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Greenpeace swimmers stop deep water drilling ship

Sep 27

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27/09/2010 10:57  RssIcon

Chevron ship forced to stop on its way to Shetland

Four Greenpeace environmental campaigners have swum out in front of a giant oil drilling ship, operated by the US energy giant Chevron, and forced it to stop its journey towards a deep water drilling site off Scotland.

The four left the Greenpeace ship Esperanza at 1.30pm this afternoon by inflatable speedboat and dived into open seas 100 miles north of Shetland. The 228-metre long Stena Carron then halted its journey.

Greenpeace intends to send waves of swimmers and campaigners in kayaks out in front of the drill ship throughout today and tomorrow to pressure the ship into turning back.

One of the swimmers, Ben Stewart, said: “That oil drill ship is the size of a sky-scraper on its side and as it cut through the water towards us I felt really scared, it’s like nothing I’ve ever done, but we are determined to stop it reaching its deepwater drilling site.

“It stopped for a few minutes but then changed course and now it’s heading for the oil field. We need to go beyond oil, we need our politicians to stop ships like this from threatening our pristine coastlines and the global climate. It shouldn’t be down to people bobbing in the water in front of ships to stop the insane rush for the last drops of oil in ever more dangerous and difficult to reach places.”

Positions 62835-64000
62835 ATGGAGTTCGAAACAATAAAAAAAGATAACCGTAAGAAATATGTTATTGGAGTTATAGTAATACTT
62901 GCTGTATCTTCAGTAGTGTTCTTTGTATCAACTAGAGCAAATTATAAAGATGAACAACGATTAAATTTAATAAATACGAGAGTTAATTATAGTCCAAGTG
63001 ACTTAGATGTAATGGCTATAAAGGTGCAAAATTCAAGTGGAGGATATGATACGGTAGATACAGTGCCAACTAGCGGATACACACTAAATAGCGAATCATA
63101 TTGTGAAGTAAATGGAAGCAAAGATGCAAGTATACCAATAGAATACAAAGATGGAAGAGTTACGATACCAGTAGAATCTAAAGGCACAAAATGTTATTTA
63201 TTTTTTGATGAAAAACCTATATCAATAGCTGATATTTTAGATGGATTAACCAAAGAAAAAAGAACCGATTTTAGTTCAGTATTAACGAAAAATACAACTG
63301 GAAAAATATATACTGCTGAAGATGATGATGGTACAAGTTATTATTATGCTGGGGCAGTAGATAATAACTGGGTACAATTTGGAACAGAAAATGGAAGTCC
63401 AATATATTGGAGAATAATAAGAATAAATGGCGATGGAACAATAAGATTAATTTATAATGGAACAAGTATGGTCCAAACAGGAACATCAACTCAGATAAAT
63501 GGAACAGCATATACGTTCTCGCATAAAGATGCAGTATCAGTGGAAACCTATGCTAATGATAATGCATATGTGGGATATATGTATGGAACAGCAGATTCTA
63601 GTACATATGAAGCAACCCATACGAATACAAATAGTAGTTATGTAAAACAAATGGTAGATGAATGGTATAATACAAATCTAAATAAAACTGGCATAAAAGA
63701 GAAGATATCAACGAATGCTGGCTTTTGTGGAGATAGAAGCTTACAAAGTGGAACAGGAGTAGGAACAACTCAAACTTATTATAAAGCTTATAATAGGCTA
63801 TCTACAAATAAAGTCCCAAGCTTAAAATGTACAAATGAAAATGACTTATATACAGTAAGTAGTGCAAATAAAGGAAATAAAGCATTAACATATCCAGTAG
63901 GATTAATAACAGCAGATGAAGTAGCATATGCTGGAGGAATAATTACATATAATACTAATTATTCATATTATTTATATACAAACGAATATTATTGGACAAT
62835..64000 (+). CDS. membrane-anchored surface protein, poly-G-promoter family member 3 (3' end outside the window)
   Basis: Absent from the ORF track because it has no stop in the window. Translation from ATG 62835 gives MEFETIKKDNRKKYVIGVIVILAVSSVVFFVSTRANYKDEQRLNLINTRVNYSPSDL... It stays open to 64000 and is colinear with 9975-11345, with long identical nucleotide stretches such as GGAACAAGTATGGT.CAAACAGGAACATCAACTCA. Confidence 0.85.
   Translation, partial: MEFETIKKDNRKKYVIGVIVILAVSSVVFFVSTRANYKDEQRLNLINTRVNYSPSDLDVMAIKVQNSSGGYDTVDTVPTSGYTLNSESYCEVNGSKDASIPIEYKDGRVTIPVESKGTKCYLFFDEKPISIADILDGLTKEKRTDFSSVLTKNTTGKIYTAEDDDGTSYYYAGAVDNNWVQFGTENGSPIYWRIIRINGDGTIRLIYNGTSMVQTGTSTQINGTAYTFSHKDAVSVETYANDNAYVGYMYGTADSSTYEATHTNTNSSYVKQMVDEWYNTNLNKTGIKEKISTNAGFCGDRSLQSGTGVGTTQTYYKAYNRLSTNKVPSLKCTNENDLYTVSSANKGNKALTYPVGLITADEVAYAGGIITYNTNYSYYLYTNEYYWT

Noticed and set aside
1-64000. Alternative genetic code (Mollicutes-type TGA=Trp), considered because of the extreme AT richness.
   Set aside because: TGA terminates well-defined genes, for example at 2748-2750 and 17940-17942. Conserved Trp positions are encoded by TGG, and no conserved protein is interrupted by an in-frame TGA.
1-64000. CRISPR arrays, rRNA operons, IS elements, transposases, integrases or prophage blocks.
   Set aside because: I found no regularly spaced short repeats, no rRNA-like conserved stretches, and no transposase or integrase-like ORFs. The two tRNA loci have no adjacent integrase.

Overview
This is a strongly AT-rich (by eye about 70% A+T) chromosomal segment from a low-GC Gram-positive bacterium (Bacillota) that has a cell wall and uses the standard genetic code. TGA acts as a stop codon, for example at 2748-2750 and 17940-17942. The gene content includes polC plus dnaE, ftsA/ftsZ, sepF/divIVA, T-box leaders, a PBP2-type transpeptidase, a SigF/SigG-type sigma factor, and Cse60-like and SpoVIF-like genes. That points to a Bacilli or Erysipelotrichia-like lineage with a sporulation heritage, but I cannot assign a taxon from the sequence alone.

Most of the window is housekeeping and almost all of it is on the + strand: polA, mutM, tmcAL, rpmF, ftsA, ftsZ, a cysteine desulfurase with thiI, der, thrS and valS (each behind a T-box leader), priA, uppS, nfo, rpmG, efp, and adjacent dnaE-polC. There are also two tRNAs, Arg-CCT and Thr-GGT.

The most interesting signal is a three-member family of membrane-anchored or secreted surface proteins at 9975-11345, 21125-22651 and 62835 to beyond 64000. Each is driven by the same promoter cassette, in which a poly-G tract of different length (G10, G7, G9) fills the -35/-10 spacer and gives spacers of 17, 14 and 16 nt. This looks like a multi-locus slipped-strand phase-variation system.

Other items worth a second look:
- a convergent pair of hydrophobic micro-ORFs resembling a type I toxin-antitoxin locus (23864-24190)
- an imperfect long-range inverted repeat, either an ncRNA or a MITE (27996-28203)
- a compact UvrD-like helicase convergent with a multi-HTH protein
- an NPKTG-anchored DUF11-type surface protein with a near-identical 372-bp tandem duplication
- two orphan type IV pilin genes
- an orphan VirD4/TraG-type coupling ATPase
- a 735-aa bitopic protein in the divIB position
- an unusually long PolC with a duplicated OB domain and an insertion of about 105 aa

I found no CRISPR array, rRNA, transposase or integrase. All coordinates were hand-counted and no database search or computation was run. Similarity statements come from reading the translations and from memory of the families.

Yesterday a 100-hour occupation of the ship’s anchor chain ended when a court order forced Greenpeace to remove a purpose-built survival pod. If the campaigners had not lowered the pod they could have been forced to pay hundreds of thousands of pounds of supporters’ money to Chevron.

Just hours after the end of the pod occupation the ship left for a site in the Lagavulin oil field where it intends to drill an exploratory well in 500 metres of water. Since the BP Deepwater Horizon disaster in the Gulf of Mexico, environmental campaigners have been calling for a ban on new deep water drilling.

Greenpeace is threatening legal action against the Cameron government in an effort to stop the granting of new permits for deep water drilling. Last month Greenpeace lawyers wrote a so-called ‘letter before action’ to ministers – the precursor to seeking a judicial review of the decision to push ahead with new deep water drilling before the lessons from the BP disaster have been learned. Permits are granted by Lib Dem Energy Secretary Chris Huhne.


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